Acceleration is change in velocity ÷ time = final - initial velocity over time which is 9 m/s - 0 m/s all in 3s or 3 m/s².0438

Let us take a look at the position vector.0460

If we have a half in space and we have a particle that is moving along that path we could define its position of various points in time.0462

Its first position at some time t1 we can define its position by a vector from the origin to that point.0473

Let us call that the position vector at time t1.0482

A little while later, it is over here at time t2 so we can define the position vector at t2 as such.0486

There is its position vector at time t2.0495

What happened between t1 and t2?0500

That was when we had a change in position δr which would be that position at t2 - the position at t1.0503

If we could define S going from that point to that point there is δr.0514

While we are doing this we can look at the position function.0524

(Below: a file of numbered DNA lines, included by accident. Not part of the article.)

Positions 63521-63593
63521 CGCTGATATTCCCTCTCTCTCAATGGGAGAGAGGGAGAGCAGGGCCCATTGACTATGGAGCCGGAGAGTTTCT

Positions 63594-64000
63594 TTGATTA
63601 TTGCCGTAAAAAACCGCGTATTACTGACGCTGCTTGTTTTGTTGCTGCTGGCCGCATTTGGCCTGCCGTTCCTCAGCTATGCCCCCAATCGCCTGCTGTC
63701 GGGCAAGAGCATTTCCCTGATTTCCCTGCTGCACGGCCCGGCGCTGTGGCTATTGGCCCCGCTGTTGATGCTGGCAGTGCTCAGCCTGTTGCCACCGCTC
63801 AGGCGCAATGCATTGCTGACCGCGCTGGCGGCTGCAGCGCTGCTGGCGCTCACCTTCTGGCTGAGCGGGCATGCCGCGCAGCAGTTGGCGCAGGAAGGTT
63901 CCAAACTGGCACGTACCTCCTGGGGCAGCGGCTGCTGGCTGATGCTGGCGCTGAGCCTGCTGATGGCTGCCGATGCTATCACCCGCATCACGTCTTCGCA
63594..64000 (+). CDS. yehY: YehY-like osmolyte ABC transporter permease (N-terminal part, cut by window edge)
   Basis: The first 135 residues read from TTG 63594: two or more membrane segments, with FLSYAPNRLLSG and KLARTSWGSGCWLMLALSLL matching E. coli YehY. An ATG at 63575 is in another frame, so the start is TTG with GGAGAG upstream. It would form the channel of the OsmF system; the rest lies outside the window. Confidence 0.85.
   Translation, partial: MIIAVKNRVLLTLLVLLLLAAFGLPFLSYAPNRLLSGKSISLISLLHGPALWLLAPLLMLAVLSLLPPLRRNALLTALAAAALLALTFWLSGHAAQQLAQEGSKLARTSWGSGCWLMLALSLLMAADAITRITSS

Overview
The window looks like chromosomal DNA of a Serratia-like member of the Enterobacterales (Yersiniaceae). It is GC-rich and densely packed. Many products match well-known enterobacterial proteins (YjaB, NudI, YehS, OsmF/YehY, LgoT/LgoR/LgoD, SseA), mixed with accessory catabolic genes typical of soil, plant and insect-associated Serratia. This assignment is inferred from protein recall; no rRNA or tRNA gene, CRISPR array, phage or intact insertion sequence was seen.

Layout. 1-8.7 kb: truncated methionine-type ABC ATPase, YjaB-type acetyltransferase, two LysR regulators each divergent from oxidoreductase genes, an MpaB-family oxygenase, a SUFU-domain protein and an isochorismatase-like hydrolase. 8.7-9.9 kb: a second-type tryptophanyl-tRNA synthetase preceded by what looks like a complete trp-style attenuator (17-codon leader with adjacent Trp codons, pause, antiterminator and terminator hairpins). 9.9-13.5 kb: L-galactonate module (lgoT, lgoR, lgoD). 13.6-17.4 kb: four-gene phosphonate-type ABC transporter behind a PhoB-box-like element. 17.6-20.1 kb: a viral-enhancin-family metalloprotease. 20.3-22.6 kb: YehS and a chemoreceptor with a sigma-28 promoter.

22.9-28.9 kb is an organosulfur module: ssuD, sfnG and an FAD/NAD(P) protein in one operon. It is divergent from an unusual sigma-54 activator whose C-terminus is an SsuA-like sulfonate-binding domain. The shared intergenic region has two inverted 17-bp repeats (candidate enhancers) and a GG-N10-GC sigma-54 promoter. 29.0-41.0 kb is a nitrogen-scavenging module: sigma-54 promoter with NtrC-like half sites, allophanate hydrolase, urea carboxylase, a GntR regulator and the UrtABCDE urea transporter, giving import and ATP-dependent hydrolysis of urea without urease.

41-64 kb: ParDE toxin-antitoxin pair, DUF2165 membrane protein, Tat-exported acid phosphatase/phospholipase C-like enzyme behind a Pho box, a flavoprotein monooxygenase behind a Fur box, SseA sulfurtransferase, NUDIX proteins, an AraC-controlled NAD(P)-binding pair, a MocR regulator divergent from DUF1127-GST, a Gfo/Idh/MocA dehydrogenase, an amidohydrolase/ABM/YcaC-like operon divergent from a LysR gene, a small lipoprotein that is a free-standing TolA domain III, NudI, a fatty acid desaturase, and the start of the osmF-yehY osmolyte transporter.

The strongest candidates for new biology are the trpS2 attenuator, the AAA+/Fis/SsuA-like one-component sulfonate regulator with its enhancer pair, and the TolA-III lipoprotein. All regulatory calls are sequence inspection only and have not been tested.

The function of time and realize that our x value changes as a function of time so we have x(t)0527

and the I ̂ direction and the unit vector direction along the x axis + y value is a function of time in the y direction, the unit vector in a y direction J ̂ .0537

If you prefer you could write this as x is a function of time for the x coordinate, y is a function of time for the y coordinate.0550

Of course you can extend at the three dimensions as well.0559

Then our average velocity vector is just going to be change in r over some time interval.0563

If we take that and go further in the average velocity, we have a particle traveling along the path find the average velocity the between 1 and 6 seconds?0574